Round 4, Pick 23 (No. 125 overall): Renell Wren, DT, Arizona State
Going into the draft, the Bengals needed depth at numerous positions. With their fourth round selection they drafted athletic defensive tackle Renell Wren. Wren was used predominantly as a nose tackle in college, a role he’s undersized for. Despite mixed college play he looked impressive in the Senior Bowl. As a defensive tackle in the Bengals 4-3 many predict that he’ll end up being a steal and he should join the defensive line in rotation early in his career.
Round 4, Pick 34 (No. 136 overall): Michael Jordan, OG, Ohio State
The Bengals added more offensive line help with the pick of Jordan, who’s still developing and has only just turned 21. The Buckeye product joins former teammate Billy Price at the Bengals. He has good size and blocks well in the run Jordan should be given every chance to win one of the starting guard positions but it may ultimately be too much, too soon for him. Lance Zierlein of NFL.com suggested “His size and versatility could make him a Day 2 draft pick with starting potential early in his career.”. The Bengals draft outlook would be improved greatly if this is the case.
Round 6, Pick 9 (No. 182 overall): Trayveon Williams, RB, Texas A&M and Pick 38 (No. 211 overall): Rodney Anderson, RB, Oklahoma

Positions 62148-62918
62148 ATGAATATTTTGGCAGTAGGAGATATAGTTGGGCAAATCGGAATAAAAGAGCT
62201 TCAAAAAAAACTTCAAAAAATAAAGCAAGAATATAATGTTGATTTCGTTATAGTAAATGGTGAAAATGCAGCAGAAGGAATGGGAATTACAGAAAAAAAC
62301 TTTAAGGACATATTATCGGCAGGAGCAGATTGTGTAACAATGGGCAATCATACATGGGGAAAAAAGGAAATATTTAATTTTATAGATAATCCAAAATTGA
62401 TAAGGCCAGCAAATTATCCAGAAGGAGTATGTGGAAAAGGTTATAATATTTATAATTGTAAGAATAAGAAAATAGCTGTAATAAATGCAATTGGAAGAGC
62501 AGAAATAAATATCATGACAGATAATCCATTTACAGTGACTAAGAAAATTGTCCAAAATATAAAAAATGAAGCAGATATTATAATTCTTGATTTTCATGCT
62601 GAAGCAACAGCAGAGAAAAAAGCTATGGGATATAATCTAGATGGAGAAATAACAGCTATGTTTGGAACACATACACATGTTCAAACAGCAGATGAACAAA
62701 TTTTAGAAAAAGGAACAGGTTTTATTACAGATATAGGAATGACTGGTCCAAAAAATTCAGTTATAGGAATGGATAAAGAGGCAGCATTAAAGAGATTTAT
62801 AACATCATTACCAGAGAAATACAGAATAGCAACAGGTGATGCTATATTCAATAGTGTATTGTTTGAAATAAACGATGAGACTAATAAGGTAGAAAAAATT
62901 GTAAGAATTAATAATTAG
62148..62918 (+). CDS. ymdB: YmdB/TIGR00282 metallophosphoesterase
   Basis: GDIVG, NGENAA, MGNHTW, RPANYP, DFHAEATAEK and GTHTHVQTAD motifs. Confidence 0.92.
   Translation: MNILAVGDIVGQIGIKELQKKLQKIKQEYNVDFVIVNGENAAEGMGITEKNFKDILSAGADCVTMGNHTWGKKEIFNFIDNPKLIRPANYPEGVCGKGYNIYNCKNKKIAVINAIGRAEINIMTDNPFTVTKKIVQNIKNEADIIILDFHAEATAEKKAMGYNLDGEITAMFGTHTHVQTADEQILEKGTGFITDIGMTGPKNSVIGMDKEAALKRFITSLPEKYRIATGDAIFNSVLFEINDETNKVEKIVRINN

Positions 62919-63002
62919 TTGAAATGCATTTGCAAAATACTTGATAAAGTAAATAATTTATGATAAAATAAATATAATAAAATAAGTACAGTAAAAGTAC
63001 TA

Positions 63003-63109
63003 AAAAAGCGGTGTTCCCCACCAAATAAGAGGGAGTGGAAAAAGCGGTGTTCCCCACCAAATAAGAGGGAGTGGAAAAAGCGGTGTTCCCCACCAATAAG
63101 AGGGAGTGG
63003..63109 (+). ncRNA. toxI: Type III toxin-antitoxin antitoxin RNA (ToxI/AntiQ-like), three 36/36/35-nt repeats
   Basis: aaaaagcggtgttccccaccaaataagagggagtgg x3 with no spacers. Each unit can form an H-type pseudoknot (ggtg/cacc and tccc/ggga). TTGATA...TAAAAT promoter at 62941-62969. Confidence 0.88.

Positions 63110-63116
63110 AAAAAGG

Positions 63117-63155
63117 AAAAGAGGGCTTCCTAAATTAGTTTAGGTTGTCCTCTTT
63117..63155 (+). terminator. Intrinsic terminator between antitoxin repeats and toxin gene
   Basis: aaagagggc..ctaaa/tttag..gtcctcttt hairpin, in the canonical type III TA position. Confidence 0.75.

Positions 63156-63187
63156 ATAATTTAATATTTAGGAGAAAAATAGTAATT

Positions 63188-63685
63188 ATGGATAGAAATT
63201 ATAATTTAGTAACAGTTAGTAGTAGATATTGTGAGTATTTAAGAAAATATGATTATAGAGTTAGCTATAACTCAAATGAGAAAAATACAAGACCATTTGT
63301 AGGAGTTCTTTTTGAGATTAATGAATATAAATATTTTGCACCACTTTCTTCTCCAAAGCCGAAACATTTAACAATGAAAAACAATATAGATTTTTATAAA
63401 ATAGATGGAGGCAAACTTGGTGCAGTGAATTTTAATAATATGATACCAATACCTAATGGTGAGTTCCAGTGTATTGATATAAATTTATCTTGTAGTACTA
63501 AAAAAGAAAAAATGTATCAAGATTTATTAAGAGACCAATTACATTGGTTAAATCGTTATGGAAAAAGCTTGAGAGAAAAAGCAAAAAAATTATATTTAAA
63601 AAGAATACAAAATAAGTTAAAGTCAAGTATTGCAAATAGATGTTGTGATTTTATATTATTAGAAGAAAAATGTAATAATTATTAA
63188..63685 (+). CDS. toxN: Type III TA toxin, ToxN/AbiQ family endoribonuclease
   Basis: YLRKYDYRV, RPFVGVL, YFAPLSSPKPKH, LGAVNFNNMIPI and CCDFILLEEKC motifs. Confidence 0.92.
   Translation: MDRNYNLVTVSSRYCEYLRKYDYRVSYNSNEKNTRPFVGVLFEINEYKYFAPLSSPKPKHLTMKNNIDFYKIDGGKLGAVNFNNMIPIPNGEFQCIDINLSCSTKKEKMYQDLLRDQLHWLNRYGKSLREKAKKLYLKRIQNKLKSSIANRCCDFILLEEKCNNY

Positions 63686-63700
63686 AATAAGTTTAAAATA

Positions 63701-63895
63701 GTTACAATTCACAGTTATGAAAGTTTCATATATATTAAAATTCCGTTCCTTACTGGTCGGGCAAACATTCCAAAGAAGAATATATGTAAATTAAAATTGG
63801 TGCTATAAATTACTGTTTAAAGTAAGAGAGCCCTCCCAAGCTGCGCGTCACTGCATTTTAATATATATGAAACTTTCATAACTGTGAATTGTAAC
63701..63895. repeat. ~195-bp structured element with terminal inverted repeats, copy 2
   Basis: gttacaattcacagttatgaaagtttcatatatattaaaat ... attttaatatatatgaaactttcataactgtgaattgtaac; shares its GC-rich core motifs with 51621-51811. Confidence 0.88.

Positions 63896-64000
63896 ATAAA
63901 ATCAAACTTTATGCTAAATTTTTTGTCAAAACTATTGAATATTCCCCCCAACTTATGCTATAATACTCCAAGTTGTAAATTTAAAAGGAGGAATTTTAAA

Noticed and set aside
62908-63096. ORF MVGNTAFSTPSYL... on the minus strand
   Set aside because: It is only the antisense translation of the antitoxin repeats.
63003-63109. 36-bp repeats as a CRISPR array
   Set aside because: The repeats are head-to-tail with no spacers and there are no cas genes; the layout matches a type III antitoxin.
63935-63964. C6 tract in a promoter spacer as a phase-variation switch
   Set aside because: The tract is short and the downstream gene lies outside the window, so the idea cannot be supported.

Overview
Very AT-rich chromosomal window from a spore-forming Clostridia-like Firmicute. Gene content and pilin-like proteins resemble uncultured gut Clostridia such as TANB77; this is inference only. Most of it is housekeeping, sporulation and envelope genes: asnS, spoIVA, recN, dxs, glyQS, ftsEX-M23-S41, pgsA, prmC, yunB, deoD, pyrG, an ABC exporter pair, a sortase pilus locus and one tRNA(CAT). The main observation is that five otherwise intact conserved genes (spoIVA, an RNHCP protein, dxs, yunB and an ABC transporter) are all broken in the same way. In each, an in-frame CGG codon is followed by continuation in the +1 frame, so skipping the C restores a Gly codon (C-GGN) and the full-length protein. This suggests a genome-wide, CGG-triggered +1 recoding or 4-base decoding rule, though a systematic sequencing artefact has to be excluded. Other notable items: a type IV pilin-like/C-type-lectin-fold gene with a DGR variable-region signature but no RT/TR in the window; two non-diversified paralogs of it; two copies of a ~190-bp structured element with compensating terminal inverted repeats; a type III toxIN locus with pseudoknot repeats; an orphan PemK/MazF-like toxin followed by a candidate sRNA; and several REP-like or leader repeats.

The team added not one but two running backs in sixth round picks,Trayveon Williams and Rodney Anderson. Last season, the running game suffered when Joe Mixon wasn’t on the field. In fact the second leading rusher was Giovanni Bernard with 211 yards. Not good enough when you consider Mixon missed two games with injury. The Bengals hope the 5’8 Williams will provide the much needed depth that was lacking in 2018, especially with Mark Walton no longer on the roster. He’ll also help out on kick returns.
Meanwhile, the late round pick of Anderson gives the Bengals more depth but seems to be based on promise. Anderson missed significant time with injury but his 1,161 rushing yards and 13 touchdowns in 2017 suggest he can play at the highest level. He could outplay his draft position if he can stay healthy.
In addition the Bengals also added depth with two more draft picks:
Round 6, Pick 37 (No. 210 overall): Deshaun Davis, LB, Auburn and Round 7, Pick 9 (No. 223 overall): Jordan Brown, CB, South Dakota State
Davis was a three year starter at Auburn and his solid tackling was likely one of the things that attracted the Bengals, who needed depth at linebacker. Brown is a bigger corner who will compete for a backup role in 2019.
Overall I’m impressed with the Bengals Draft class as I was last year. While Sample looks to be a reach at this junction and they missed out on some of the better linebackers, they have filled numerous holes. Jonah Williams is the standout here and could solidify their tackle position for the next decade.